A forest could be its own economic community as trees establish their own free trade area. They don’t just build their own tissues with atmospheric carbon, they also share it with the neighbours, according to new research.
Tree roots can graft to each other, but Swiss researchers have established that trees are sharing resources even when no such grafts take place.
Tamir Klein, a botanist at the University of Basel in Switzerland, and colleagues report in Science journal that up to 40 per cent of the fine root carbon in temperate forest trees may have been derived from the neighbouring trees.
The discovery that trees that compete for sunlight and growing space can also co-operate is, once again, an instance of the remarkable and sometimes puzzling complexity and interdependence of living things.
And the scientists established their discovery with some simple but difficult-to-achieve science, based on elemental isotope comparisons − and a very large crane.
They used the crane to get to the canopies of spruce trees, 120 years old and 40 metres tall. Then they used a network of fine tubes to flood the crowns of these trees with their own labelled carbon dioxide. Their supplies of the greenhouse gas were conspicuously short of the proportion of the rare and heavy isotope carbon-13 that is normally detected in air.
This sudden flooding of the canopy made no difference to the experimental trees. They did what trees do and used photosynthesis to take the carbon from the air, and used the carbon to make sugars which then became cellulose, lignin, proteins and lipids in the plant tissues, not just in the leaves and stems but all the way down to the roots and the fungi around the roots.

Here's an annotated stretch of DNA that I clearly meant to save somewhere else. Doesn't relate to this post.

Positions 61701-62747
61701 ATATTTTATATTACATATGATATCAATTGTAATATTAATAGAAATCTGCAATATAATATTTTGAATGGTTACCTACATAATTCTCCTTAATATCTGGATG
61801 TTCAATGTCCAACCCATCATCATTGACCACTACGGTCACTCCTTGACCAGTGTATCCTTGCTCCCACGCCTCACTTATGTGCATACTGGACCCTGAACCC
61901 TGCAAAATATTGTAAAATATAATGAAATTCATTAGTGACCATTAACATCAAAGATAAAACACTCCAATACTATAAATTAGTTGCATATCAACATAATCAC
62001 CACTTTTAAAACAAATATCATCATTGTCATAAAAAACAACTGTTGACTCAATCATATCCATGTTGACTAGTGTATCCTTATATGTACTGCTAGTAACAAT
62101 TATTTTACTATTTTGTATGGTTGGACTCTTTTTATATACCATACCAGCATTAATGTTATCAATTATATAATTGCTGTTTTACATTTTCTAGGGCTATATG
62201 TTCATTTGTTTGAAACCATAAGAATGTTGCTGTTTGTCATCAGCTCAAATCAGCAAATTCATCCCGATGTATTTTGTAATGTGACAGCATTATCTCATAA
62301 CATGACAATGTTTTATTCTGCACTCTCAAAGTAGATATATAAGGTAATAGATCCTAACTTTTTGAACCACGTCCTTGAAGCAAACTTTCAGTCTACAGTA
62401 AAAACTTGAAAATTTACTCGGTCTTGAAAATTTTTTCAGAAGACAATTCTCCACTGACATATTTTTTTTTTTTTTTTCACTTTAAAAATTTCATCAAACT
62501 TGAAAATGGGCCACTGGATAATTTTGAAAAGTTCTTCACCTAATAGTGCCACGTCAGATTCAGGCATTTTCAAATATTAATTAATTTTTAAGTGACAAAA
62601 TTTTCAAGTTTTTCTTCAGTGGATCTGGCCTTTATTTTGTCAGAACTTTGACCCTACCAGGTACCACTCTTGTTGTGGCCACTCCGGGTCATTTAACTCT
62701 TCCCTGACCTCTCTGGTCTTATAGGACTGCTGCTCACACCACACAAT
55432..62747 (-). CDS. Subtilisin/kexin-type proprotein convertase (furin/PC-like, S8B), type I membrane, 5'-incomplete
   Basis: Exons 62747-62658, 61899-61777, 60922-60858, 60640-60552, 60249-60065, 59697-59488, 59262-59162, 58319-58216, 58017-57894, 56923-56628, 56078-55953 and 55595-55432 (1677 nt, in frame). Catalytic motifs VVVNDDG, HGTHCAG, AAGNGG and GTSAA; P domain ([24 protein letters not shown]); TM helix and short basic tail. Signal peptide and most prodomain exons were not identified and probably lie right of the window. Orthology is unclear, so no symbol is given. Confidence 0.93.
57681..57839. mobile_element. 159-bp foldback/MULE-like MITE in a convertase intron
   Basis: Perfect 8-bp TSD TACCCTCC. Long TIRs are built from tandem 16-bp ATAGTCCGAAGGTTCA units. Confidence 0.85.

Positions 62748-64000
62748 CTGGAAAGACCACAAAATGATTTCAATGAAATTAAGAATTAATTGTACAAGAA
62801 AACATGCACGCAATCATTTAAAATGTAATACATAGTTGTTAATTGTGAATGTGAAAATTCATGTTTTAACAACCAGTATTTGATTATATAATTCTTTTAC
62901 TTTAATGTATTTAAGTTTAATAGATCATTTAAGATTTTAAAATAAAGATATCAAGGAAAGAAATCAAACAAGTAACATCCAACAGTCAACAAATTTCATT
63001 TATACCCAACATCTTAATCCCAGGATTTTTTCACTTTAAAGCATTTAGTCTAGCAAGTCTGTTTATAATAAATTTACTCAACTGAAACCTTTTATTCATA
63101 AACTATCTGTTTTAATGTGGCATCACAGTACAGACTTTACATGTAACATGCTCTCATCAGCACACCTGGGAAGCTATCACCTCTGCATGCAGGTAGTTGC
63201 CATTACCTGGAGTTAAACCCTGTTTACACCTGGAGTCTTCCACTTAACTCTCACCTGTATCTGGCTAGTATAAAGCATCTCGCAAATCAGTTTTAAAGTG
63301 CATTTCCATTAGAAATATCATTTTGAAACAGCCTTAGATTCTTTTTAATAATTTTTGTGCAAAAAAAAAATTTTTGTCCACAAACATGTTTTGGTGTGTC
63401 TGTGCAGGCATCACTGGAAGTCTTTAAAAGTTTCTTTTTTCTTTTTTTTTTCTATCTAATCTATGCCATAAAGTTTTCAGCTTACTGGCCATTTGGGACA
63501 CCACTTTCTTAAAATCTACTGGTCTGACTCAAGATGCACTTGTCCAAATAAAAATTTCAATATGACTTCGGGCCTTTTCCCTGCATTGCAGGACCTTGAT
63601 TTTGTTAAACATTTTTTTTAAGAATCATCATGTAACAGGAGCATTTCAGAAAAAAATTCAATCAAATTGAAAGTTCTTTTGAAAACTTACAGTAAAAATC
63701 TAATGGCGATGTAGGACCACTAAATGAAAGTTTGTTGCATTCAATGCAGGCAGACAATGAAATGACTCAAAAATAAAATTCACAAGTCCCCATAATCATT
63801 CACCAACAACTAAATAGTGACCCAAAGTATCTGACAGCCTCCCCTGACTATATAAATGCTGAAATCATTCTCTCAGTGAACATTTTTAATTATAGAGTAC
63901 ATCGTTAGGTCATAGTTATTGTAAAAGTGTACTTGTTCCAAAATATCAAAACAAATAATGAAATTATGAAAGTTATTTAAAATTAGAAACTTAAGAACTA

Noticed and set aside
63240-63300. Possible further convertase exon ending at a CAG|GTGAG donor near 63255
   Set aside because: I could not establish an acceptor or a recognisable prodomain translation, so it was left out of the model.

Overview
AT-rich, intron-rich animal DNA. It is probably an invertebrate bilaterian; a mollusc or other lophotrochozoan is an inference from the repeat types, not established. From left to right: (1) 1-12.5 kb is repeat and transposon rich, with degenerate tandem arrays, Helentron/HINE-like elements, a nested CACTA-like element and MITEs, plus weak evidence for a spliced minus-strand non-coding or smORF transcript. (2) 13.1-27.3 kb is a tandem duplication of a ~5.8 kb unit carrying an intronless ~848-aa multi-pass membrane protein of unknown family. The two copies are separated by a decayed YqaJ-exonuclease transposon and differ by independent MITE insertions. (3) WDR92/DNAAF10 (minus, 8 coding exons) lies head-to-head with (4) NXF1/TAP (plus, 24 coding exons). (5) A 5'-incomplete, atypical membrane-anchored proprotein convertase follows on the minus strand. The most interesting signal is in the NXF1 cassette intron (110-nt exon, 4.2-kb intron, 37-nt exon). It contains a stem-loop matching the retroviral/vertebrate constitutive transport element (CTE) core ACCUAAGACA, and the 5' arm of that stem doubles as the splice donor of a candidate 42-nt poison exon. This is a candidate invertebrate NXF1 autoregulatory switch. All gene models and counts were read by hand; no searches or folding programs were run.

And then the researchers used an atomic mass spectrometer to track the carbon through the entire tree. They found that their carbon not only spread through their prime specimens, but neighbouring trees – sometimes of different species – that had not been given the labelled carbon dioxide also turned out to have acquired an unexpected quantity of the experimental gas.
The only way the carbon could have been exchanged between spruce, beech, pine or larch, was by a network of tiny filaments belonging to the mycorrhizal fungi that traffic nutrients in the forest floor.
And although the discovery is not directly part of climate science, it offers yet more unexpected insights into the role of forests in managing atmospheric carbon for the rest of the living world.
Climate science presents a global-sized puzzle, and the latest find in every sense gets to the roots of one aspect of the great carbon puzzle: where does the stuff go, and how does it get where it does?
As one of the report’s co-authors, Professor Christian Körner, a plant scientist in the Basle team, observes: “Evidently, the forest is more than the sum of its trees.”
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